The Fatality Analysis Reporting System (FARS) is a national census of data on fatal injuries suffered in motor vehicle crashes. A 2018 report from the Governors Highway Safety Association showed in 2016 43.6% of drivers in FARS with known drug test results were drug-positive. Over half of drug-positive drivers were positive for two or more drugs and 40.7% of drug-positive drivers were also positive for alcohol. Marijuana was the most common drug among fatally-injured drivers -- its prevalence has increased in recent years as well as the prevalence of opioids.
The prevalence of drugs among deceased drivers has increased from 33% drug-positive in 2009 to 43% drug-positive in 2015. The imperative need to improve FARS data collection and reporting is discussed under Areas for More Research.
As shown below left, European crash risk studies have shown that drugs increase relative risk of crash for specific drugs; however, it is essential to remember that the limitless combinations of individual drugs and alcohol make determining crash risk more complex.
A 2005 study of seriously injured drivers showed over two thirds tested positive for alcohol and/or drugs, and 25% tested positive for more than one substance. The breakdown of drivers (shown above right) demonstrates common occurrence of polysubstance use.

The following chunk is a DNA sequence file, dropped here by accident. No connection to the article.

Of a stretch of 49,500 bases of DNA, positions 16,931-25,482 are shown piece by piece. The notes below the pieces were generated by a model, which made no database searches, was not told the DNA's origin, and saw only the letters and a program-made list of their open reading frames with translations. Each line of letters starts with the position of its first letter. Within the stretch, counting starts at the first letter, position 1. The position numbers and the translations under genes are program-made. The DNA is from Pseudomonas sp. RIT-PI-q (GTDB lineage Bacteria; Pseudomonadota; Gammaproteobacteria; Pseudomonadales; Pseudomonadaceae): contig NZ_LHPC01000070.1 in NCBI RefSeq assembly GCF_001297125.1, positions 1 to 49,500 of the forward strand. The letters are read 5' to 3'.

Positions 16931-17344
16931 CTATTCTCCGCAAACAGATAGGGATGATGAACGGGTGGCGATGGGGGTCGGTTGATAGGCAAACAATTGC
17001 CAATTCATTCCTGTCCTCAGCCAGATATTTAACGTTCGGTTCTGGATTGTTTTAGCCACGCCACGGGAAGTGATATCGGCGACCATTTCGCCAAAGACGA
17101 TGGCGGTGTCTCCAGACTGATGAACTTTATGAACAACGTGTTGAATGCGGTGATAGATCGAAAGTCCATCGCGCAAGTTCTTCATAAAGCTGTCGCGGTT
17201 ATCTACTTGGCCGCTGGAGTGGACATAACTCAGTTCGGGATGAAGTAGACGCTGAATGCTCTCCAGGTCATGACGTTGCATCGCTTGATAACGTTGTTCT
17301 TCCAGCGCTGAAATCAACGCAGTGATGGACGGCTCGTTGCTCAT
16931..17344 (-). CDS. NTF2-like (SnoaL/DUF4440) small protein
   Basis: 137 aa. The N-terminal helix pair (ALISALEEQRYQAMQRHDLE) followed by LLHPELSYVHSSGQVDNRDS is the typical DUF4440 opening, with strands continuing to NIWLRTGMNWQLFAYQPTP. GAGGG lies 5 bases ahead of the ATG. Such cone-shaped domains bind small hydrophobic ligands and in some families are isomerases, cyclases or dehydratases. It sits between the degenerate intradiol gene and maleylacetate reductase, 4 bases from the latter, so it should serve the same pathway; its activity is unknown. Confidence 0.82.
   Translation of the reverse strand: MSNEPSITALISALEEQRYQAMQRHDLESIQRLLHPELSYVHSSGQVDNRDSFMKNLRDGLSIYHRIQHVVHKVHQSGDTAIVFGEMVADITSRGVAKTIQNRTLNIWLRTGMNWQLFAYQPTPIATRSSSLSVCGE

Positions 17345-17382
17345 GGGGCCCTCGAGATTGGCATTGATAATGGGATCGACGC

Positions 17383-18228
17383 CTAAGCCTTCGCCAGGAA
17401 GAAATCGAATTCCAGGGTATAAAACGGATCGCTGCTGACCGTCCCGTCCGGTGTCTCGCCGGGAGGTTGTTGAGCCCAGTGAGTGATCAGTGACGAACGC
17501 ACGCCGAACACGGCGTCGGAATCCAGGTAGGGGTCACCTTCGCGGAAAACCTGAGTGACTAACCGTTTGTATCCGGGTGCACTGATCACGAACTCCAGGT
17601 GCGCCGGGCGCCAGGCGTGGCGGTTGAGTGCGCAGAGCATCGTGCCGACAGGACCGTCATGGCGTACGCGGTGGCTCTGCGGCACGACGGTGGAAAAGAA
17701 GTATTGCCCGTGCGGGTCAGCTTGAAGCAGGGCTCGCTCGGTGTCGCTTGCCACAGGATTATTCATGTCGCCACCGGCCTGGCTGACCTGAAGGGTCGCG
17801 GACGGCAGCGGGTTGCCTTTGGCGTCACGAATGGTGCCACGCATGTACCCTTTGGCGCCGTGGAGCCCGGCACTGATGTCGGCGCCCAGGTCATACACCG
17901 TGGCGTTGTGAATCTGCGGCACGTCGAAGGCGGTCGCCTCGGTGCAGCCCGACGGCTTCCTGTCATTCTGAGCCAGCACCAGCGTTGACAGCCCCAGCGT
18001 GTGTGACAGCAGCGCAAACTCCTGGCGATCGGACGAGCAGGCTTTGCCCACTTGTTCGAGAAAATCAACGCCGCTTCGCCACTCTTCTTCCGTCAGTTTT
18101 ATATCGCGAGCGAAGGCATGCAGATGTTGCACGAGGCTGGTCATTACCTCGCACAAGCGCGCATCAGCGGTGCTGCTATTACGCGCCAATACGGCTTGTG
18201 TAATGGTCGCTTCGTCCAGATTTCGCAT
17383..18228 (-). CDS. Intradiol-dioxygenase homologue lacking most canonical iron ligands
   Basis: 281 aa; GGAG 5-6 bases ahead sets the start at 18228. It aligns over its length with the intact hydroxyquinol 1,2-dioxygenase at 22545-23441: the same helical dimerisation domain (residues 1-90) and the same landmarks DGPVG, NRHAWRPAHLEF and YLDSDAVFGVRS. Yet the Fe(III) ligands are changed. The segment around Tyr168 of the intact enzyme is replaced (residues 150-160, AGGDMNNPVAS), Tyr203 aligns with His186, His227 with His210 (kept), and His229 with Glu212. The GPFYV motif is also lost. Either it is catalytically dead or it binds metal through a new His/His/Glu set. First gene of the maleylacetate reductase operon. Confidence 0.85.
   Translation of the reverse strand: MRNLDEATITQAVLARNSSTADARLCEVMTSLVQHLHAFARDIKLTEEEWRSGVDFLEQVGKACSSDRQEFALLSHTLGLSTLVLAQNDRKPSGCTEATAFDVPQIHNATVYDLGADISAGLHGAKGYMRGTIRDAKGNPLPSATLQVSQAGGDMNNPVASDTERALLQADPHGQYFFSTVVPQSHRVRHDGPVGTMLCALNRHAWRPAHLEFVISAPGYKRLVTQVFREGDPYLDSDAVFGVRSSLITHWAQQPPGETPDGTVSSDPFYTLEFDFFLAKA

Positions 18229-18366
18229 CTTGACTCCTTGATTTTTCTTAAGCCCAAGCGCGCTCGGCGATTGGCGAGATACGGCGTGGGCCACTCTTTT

A Focus on Marijuana
The Rocky Mountain High Intensity Drug Trafficking Area (RM-HIDTA) tracks the consequences of commercial recreational marijuana in the state of Colorado, including the prevalence of marijuana-related drugged driving. Among its findings:
Since recreational marijuana was legalized, marijuana related traffic deaths increased 151 percent while all Colorado traffic deaths increased 35 percent… traffic deaths involving drivers who tested positive for marijuana more than doubled from 55 in 2013 to 138 people killed in 2017. This equates to one person killed every 2 ½ days compared to one person killed every 6 ½ days.
Marijuana was first commercialized in Colorado with "medical marijuana". In 2013, marijuana was legalized for recreational uses. As shown on the right, the number of marijuana-related traffic deaths increased since commercialization, reaching a new peak in 2017.
The AAA Foundation for Traffic Safety showed that fatal crashes involving marijuana doubled after marijuana was legalized and commercialized in Washington State.
Some of the highlights of a the Washington Traffic Safety Commission released in April 2018 include:
Nearly one in five daytime drivers may be under the influence of marijuana, up from less than one in 10 drivers prior to the implementation of marijuana retail sales.
Poly-drug drivers is now the most common type of impairment among drivers in fatal crashes.
Alcohol and THC combined is the most common poly-drug combination.
39.1 percent of drivers who have used marijuana in the previous year admit to driving within three hours of marijuana use.
More than half (53 percent) of drivers ages 15-20 believe marijuana use made their driving better.
Among marijuana-positive drivers in Colorado in 2016 (shown at left), only 37% were positive for marijuana only; 35% were positive for marijuana and alcohol, 7% positive for marijuana, alcohol and other drugs, and 21% positive for marijuana and other drugs (no alcohol).
Read more in a recent Viewpoint published in the Journal of the American Medical Association , "Driving Under the Influence of Cannabis: An Increasing Public Health Concern."
Need for Public Education